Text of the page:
Tag Archives: Tjipetir

Tjipetir Update:Possible Source of Rubber Blocks Identified

Gutta-percha factory 'Tjipetir' Circa 1920-1930 Source: Tropenmuseum,G.F.J. (Georg Friedrich Johannes) Bley (Fotograaf/photographer)
Source: Tropenmuseum,G.F.J. (Georg Friedrich Johannes) Bley (Fotograaf/photographer)

Back in 2012 it was reported that rubber blocks were washing up in the UK and northern Europe with the word Tjipetir engraved on it. Titanic was suggested as the source but Tracey Williams of Newquay, Cornwall possibly has determined the source BBC News is reporting. These rubber blocks were gutta-percha from an Indonesian rubber plantation named Tjipetir and were cargo on Titanic. But Williams thinks after charting where the blocks have been found and learning information from two sources that it is from the wreck of a Japanese cargo ship sunk in World War 1. Specifically the Miyazaki Maru which was sunk 150 miles west of the Isles of Scilly.

She learned that during the salvage large amounts of gutta-percha and rubber bales were released from the ship’s hold. And of course they are picked up by the current and tossed around in the ocean until it lands on a beach somewhere.  It turns out that the Miyazaki Maru was sunk by the same U-Boat captain who sank the Lusitania in 1915–Walther Schwieger who was one of Germany’s top U-Boat captains during the war. He died in 1917 when his U-Boat struck a British mine while being chased by HMS Stonecrop.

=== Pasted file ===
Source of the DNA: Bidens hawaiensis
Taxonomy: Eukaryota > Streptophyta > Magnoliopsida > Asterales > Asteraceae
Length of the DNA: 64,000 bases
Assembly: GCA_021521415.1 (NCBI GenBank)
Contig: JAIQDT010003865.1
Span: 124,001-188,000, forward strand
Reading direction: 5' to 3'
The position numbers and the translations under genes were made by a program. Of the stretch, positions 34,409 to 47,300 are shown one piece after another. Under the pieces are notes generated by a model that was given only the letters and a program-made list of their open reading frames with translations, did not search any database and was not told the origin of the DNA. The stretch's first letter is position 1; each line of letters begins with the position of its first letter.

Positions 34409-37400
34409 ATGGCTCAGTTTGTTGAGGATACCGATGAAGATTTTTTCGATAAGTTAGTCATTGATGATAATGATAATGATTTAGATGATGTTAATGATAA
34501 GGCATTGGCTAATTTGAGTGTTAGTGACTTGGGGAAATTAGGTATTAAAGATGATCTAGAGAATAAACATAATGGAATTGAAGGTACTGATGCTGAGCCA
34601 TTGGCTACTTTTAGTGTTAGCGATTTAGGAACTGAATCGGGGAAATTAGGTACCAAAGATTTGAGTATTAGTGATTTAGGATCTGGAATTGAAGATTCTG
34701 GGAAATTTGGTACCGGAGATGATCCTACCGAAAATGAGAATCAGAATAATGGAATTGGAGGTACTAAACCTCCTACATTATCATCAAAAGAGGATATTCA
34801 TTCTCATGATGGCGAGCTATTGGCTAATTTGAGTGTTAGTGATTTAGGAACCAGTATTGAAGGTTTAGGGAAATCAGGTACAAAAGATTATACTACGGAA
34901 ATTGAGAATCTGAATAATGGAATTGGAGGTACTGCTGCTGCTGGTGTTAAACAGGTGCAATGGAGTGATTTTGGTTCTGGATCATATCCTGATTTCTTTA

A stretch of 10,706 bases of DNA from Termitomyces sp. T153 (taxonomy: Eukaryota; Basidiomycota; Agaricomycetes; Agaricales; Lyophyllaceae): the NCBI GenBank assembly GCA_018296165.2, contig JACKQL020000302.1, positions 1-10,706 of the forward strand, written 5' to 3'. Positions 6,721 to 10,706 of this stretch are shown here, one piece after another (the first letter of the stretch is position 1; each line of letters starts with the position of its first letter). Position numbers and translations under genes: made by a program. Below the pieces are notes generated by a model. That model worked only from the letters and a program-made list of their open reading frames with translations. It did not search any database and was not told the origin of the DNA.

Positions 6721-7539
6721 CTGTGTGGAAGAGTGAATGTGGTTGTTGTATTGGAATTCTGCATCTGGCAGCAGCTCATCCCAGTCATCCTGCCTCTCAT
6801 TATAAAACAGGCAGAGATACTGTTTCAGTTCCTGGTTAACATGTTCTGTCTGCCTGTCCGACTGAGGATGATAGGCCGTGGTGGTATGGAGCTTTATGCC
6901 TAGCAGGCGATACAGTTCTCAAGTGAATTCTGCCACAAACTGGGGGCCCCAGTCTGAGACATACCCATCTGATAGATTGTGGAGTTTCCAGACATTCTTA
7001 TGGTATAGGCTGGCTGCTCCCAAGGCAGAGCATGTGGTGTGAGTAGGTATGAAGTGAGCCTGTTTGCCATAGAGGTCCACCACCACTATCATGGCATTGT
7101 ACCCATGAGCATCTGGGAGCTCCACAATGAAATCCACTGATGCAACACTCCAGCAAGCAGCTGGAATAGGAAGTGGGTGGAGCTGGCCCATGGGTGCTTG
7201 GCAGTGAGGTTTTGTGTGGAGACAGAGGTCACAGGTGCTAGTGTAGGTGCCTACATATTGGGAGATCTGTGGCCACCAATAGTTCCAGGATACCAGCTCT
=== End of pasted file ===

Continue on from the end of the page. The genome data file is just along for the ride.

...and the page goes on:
It is speculated that these rubber blocks may be washing up on UK and northern Europe beaches for years to come. It is possible there is more than one source of these blocks as many ships carrying them were sunk during the war. And there still is the possibility some might be from Titanic.

Source: Tjipetir Mystery: Why Are Rubber-Like Blocks Washing Up On Beaches?(30 Nov 2014,BBC)

Sunday Scramble

Happy Sunday
Happy Sunday

1. A few months ago it was reported that rubber blocks bearing the name “Tjipetir’” had been found on beaches in the UK. Tjipetir is the name of an early 20th century Indonesian rubber plantation. Since rubber from this plantation was cargo on Titanic, it was speculated that it might be from the wreck. Others think it unlikely and possibly from other shipwrecks. While that mystery continues, the New Post Leader has a story about a young boy who found such a block recently at the beach. Eight year old Matthew Sayer found the mysterious rubber block and brought it home. His father did an Internet search and came up with the information about the rubber plantation. Apparently a group has been formed on the matter, the Tjipetir Mystery group. I will try to find out more about this group.

Source: Did Rubber Block Sink With Titanic? (28 June 2013, New Post Leader)

2. Stan Fraser started collecting nautical items for his home. This led to collecting a lot of items over the years and led him to build an 88ft-long model of Titanic built from “parts of a caravan, portholes he picked up at a scrap yard and items such as creels, nets and buoys”, reports the Herald Scotland. His Titanic museum was known locally but much got wider notice in TripAdvisor when people began posting about it. So now Fraser’s museum is a place to visit if your near Inverness in Scotland. And from the photos, worth a visit.

Source:  Titanic Museum In Back Garden A Top Attraction(29 June 2013,Herald Scotland)